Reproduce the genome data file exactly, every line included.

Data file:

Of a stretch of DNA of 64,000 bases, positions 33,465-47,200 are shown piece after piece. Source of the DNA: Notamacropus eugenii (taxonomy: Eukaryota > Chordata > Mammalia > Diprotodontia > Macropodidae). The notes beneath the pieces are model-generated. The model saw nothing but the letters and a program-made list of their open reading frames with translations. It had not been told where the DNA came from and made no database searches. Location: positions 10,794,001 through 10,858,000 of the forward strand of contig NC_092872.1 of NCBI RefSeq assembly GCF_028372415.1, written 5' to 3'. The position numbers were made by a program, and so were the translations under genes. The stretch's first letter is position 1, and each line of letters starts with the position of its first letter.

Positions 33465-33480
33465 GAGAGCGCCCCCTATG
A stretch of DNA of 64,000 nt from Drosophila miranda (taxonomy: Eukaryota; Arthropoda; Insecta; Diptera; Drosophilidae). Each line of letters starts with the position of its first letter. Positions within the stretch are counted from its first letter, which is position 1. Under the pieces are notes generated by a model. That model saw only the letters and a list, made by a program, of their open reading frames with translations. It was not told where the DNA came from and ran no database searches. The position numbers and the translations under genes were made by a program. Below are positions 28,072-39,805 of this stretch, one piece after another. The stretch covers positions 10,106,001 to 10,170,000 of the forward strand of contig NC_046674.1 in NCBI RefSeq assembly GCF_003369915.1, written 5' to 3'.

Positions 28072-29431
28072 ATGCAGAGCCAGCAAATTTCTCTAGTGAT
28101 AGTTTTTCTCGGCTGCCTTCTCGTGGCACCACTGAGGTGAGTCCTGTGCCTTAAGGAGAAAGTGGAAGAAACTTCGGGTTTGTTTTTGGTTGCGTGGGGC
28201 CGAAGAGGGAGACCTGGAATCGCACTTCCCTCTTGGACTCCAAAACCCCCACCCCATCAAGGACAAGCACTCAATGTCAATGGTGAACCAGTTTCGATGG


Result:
Of a stretch of DNA of 64,000 bases, positions 33,465-47,200 are shown piece after piece. Source of the DNA: Notamacropus eugenii (taxonomy: Eukaryota > Chordata > Mammalia > Diprotodontia > Macropodidae). The notes beneath the pieces are model-generated. The model saw nothing but the letters and a program-made list of their open reading frames with translations. It had not been told where the DNA came from and made no database searches. Location: positions 10,794,001 through 10,858,000 of the forward strand of contig NC_092872.1 of NCBI RefSeq assembly GCF_028372415.1, written 5' to 3'. The position numbers were made by a program, and so were the translations under genes. The stretch's first letter is position 1, and each line of letters starts with the position of its first letter.

Positions 33465-33480
33465 GAGAGCGCCCCCTATG
A stretch of DNA of 64,000 nt from Drosophila miranda (taxonomy: Eukaryota; Arthropoda; Insecta; Diptera; Drosophilidae). Each line of letters starts with the position of its first letter. Positions within the stretch are counted from its first letter, which is position 1. Under the pieces are notes generated by a model. That model saw only the letters and a list, made by a program, of their open reading frames with translations. It was not told where the DNA came from and ran no database searches. The position numbers and the translations under genes were made by a program. Below are positions 28,072-39,805 of this stretch, one piece after another. The stretch covers positions 10,106,001 to 10,170,000 of the forward strand of contig NC_046674.1 in NCBI RefSeq assembly GCF_003369915.1, written 5' to 3'.

Positions 28072-29431
28072 ATGCAGAGCCAGCAAATTTCTCTAGTGAT
28101 AGTTTTTCTCGGCTGCCTTCTCGTGGCACCACTGAGGTGAGTCCTGTGCCTTAAGGAGAAAGTGGAAGAAACTTCGGGTTTGTTTTTGGTTGCGTGGGGC
28201 CGAAGAGGGAGACCTGGAATCGCACTTCCCTCTTGGACTCCAAAACCCCCACCCCATCAAGGACAAGCACTCAATGTCAATGGTGAACCAGTTTCGATGG